Some professions have more math phobia than others. Few engineers hate math, but many teachers and journalists do. This means that university departments of education and journalism would likely have a high concentration of adults in need of people like, well, us. :)

Does anybody know of other niches where lots of adults require help with math?

Edit: The link about journalism is a source to back up the proposition that many journalists do not like or excel at math. I totally disagree with his notion that simply trying harder will work for all people and all students. Often the problem is prior knowledge and/or non-academic issues. The author could experience this first-hand by jumping into a 4th-year level math course and seeing what difference trying really hard makes.

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    $\begingroup$ Nice links, thanks for those. $\endgroup$ Commented Feb 7, 2018 at 14:58
  • $\begingroup$ You're welcome! I'm looking for more just like them. :) $\endgroup$ Commented Feb 8, 2018 at 18:00

1 Answer 1


Hatred is not equal to phobia (fear). Not meant to nit, but being precise helps in the issue analysis.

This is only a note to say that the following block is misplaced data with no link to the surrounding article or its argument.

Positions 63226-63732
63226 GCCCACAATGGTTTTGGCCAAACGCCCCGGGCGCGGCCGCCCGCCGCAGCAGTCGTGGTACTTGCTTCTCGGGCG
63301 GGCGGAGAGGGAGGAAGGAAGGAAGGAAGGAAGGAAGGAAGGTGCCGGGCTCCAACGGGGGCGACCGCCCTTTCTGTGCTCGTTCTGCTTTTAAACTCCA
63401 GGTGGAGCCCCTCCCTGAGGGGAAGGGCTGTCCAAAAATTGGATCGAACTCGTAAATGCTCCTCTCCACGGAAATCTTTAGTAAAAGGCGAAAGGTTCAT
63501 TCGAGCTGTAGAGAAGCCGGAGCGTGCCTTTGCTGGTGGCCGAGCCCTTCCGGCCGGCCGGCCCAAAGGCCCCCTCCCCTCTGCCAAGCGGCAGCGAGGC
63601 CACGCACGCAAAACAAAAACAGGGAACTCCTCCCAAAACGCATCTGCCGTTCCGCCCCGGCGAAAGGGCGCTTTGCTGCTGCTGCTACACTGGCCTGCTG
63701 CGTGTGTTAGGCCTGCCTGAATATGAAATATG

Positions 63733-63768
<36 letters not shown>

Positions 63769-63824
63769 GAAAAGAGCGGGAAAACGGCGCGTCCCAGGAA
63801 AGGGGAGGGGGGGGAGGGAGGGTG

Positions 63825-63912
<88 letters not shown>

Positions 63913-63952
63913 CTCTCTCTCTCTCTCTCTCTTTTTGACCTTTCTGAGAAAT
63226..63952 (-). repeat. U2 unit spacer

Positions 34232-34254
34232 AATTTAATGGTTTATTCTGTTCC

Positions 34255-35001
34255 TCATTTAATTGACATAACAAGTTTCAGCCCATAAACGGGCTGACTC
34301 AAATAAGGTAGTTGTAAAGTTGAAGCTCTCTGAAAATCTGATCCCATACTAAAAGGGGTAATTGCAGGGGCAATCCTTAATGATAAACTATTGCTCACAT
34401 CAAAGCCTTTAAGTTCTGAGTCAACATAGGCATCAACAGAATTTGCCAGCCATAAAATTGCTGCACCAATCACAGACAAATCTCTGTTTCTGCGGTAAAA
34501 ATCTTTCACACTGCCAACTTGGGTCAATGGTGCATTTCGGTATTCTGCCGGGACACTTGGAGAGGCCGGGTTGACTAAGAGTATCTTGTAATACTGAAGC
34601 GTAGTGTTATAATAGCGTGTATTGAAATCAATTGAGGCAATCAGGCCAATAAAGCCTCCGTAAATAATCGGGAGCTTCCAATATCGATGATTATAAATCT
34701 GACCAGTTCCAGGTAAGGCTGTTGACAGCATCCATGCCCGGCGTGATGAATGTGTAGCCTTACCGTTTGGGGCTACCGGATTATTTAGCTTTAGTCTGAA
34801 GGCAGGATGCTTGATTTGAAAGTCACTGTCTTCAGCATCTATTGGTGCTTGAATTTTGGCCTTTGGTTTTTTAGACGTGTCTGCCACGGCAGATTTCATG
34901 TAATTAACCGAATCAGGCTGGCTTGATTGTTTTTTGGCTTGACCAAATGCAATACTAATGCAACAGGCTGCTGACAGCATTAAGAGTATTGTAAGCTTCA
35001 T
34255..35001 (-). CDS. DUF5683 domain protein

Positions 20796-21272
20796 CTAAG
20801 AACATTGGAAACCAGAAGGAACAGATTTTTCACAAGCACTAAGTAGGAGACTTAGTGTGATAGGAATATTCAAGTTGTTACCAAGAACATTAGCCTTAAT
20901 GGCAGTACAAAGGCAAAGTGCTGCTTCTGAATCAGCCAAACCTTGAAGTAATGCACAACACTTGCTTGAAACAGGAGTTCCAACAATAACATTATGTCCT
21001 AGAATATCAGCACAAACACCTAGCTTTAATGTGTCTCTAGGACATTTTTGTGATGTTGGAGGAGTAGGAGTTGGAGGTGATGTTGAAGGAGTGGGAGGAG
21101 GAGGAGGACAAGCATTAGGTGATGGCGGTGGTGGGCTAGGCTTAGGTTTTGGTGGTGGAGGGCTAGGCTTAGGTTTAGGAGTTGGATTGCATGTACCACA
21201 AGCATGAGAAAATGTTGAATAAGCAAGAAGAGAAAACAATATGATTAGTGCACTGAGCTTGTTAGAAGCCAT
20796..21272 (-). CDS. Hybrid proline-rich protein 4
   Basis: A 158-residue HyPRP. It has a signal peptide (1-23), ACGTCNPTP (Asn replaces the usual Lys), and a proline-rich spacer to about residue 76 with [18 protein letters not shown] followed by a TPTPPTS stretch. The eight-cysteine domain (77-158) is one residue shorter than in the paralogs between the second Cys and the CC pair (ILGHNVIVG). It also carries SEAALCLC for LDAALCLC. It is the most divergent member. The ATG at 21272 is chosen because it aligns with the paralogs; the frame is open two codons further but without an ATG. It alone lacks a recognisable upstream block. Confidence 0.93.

I suspect that those who are better at math, like it more (hate it less) and fear it less. [OK, point one has some sub correlation! ;-)]

Different jobs require different amounts of math, regardless of whether the people fear/hate math. An engineer needs a certain math skill (at least for his classes...in the field much less, but even then some in the field.) Journalists do not. You may say they would benefit from it, but so what...we could all benefit from learning Greek...but it's not a PRIORITY. It's a lot more important that journalists have writing skills.

But to actually answer your question!

The one practical thing I would say for you is that many MBA students (and even some McKinsey consultants!) come back to learning basic finance and econ at age 30 or so and are intimidated by math. It's a subset. The engineers and scientists think the stuff is a breeze and wish it were more mathy. But the English majors and such are intimidated by it.

I know that some MBA schools have little summer prep programs for the weaker math students to help them out (even very prestigious schools). And McKinsey's "mini MBA" (crash MBA for non MBA Ph.D.s) has a prep week of math for those with weak math backgrounds. I would also add that these are relatively high paying environments and students are relatively well behaved.

Here is a textbook for this sort of work:


(for amusement see the "too easy" complaint of the "buckle up and read your Rudin" math snob.)


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